After a complete series of 10 or 12 treatments, I was always less depressed than when the treatments began. For me, the benefits of ECT far outweighed the negative aspects, which were few.

The attitudes of others regarding ECT varied. My parents were incredibly supportive throughout my struggles with mental illness—they witnessed first-hand how ECT affected my mood in a positive way. They sensibly believed that ECT was a useful tool in combating depression.

Some people in my life didn’t even know that ECT was still used. Other people thought and expressed to me that it was “barbaric”—why would I subject myself to such a thing? I have since been able to tell these people about the life-saving benefits of ECT and how it has helped me in my recovery.

From 'refractory' to remisison

Today I am free of symptoms, taking care of my body and working full-time—things that I thought were not possible! My journey to wellness, however, has been a long walk on a very bumpy road.

In 1999 during one of many stays at St. Paul’s Hospital, a cocktail of medications was found, through trial and error, which began to improve my mood—though I still had many hospitalizations after that. The doctor that succeeded in finding this effective combination of meds also used ECT to treat my chronic depression. This combination of meds and ECT gradually led to a more stable life, with fewer and fewer trips to the hospital.

My last hospitalization was in 2007, and my last ECT treatments were in February of 2009. To this day, however, I am still taking that cocktail, under doctor’s orders. In 2010, also at my doctor’s urging, I began exercising regularly. I had quit smoking in 2007 and was 60 pounds overweight.

After many unsuccessful attempts at starting to exercise, I decided to take it seriously and joined a gym. I eventually lost the 60 pounds—and that regular exercise began my road to remission. My mood is always elevated after exercise, with those hormones, the endorphins, doing their work. Exercise is my reliable stress reliever.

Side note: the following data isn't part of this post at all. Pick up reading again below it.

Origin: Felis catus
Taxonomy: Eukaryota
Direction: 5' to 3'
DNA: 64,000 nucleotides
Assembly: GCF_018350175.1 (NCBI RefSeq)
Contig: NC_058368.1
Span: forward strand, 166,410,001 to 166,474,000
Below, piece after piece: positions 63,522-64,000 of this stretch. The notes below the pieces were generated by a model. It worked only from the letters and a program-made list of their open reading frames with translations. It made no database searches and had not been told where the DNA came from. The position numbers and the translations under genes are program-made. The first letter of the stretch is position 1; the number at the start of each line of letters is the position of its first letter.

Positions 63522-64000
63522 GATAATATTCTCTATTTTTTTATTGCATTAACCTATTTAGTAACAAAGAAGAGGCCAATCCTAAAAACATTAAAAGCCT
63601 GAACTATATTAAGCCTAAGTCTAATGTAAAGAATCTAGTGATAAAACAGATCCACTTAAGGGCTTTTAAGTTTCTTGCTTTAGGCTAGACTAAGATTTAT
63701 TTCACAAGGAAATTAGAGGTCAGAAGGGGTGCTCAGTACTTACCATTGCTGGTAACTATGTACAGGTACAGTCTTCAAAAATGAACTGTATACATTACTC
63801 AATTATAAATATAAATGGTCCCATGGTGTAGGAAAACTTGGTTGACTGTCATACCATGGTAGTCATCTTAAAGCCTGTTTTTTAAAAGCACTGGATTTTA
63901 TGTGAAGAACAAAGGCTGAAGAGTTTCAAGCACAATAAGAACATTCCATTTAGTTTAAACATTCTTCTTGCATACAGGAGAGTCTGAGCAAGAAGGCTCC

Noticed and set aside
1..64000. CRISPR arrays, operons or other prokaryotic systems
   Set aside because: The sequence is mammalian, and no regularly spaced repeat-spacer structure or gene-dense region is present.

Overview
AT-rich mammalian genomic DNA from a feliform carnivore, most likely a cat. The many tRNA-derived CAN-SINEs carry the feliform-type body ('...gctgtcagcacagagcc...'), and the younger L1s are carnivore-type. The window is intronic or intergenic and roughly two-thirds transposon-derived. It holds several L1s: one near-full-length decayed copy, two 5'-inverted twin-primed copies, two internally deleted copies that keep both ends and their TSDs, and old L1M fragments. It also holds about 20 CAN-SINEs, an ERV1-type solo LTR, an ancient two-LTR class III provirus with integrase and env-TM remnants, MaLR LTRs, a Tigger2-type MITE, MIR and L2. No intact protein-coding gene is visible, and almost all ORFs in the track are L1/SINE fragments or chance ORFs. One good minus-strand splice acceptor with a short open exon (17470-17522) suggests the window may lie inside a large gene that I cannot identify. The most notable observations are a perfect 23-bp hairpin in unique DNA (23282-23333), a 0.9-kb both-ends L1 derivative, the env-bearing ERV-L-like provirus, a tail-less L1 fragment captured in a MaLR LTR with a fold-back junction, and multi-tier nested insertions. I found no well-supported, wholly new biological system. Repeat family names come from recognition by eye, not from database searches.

If you’re wondering whether ECT might help you, I’d suggest talking with your psychiatrist openly and honestly. For me, a combination of ECT and the right medications was the answer.

I hope, through sharing my experience with ECT, that I have made a dent in the massive wall of stigma that still surrounds mental illness in general, and electroconvulsive therapy in particular.

 
About the author

After years of recurrent depression, Teri is now in remission. She began volunteering at the Mood Disorders Association of BC in May 2014, and recently started working there full-time. Teri enjoys journalling, reading and exercising

Footnotes:
  1. Kennedy, S.H., Milev, R., Giacobbe, P. et al. (2009). Canadian Network for Mood and Anxiety Treatments (CANMAT) clinical guidelines for the management of major depressive disorder in adults. IV. Neurostimulation therapies [research report]. Journal of Affective Disorders, 117, S44-S53. www.canmat.org/resources/CANMAT%20Depression%20Guidelines%202009.pdf

  2. HealthLinkBC. (2013). Electroconvulsive therapy (ECT). www.healthlinkbc.ca/healthtopics/content.asp?hwid=ty1541

  3. Minnesota National Alliance on Mental Health. (2011). Electroconvulsive therapy (ECT) [fact sheet]. www.namihelps.org/Electroconvulsive-Therapy.pdf